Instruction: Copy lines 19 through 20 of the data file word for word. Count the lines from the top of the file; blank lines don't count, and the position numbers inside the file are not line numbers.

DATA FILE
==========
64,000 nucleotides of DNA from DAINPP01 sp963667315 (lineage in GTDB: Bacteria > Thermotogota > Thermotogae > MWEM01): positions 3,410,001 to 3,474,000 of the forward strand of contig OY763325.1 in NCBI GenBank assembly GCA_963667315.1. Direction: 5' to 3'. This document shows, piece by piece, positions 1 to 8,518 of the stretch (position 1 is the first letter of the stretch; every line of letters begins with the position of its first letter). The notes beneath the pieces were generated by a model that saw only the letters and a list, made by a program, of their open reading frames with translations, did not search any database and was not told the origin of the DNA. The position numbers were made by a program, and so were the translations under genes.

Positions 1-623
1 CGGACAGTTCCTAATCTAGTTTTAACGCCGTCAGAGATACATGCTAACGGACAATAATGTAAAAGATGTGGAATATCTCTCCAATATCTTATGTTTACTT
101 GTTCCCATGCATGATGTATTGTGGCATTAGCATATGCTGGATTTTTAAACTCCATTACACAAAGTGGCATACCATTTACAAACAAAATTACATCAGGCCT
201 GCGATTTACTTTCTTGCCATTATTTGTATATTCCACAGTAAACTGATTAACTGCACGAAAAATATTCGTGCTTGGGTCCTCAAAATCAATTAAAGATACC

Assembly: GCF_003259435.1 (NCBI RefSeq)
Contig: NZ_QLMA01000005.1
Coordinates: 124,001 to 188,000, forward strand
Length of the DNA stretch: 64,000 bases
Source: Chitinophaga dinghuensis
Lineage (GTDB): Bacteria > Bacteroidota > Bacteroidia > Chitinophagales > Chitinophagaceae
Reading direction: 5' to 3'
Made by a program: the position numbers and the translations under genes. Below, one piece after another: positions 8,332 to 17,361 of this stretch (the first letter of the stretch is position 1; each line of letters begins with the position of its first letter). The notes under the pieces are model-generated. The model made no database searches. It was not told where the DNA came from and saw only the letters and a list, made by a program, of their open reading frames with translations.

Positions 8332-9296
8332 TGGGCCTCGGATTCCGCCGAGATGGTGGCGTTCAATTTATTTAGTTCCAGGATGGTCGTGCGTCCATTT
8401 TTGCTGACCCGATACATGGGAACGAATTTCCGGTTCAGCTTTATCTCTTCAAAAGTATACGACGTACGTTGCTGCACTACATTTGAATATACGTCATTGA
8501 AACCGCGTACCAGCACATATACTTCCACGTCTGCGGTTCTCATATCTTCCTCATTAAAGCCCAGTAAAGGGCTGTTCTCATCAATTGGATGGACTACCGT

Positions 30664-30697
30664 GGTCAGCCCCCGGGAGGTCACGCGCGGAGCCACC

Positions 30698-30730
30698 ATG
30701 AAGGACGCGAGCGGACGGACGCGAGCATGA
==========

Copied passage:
30664 GGTCAGCCCCCGGGAGGTCACGCGCGGAGCCACC

Positions 30698-30730